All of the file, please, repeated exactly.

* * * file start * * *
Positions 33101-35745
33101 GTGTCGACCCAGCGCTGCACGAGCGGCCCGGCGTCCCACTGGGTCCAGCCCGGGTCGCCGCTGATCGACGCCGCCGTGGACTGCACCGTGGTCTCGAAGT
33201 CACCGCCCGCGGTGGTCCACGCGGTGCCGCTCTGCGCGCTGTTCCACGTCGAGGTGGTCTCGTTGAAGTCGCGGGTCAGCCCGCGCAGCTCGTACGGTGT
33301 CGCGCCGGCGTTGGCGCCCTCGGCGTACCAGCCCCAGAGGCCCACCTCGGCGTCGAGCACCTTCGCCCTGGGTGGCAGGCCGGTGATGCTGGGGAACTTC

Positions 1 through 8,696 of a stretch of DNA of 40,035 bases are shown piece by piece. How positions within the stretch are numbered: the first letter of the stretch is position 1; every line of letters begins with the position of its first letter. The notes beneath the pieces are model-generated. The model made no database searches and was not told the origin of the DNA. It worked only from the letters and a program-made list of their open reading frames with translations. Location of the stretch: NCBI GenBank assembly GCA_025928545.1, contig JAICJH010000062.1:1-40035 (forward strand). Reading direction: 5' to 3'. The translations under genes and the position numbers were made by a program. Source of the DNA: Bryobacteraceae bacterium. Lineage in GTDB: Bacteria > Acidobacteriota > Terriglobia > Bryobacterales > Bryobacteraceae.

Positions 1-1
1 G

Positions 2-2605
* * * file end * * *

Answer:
Positions 33101-35745
33101 GTGTCGACCCAGCGCTGCACGAGCGGCCCGGCGTCCCACTGGGTCCAGCCCGGGTCGCCGCTGATCGACGCCGCCGTGGACTGCACCGTGGTCTCGAAGT
33201 CACCGCCCGCGGTGGTCCACGCGGTGCCGCTCTGCGCGCTGTTCCACGTCGAGGTGGTCTCGTTGAAGTCGCGGGTCAGCCCGCGCAGCTCGTACGGTGT
33301 CGCGCCGGCGTTGGCGCCCTCGGCGTACCAGCCCCAGAGGCCCACCTCGGCGTCGAGCACCTTCGCCCTGGGTGGCAGGCCGGTGATGCTGGGGAACTTC

Positions 1 through 8,696 of a stretch of DNA of 40,035 bases are shown piece by piece. How positions within the stretch are numbered: the first letter of the stretch is position 1; every line of letters begins with the position of its first letter. The notes beneath the pieces are model-generated. The model made no database searches and was not told the origin of the DNA. It worked only from the letters and a program-made list of their open reading frames with translations. Location of the stretch: NCBI GenBank assembly GCA_025928545.1, contig JAICJH010000062.1:1-40035 (forward strand). Reading direction: 5' to 3'. The translations under genes and the position numbers were made by a program. Source of the DNA: Bryobacteraceae bacterium. Lineage in GTDB: Bacteria > Acidobacteriota > Terriglobia > Bryobacterales > Bryobacteraceae.

Positions 1-1
1 G

Positions 2-2605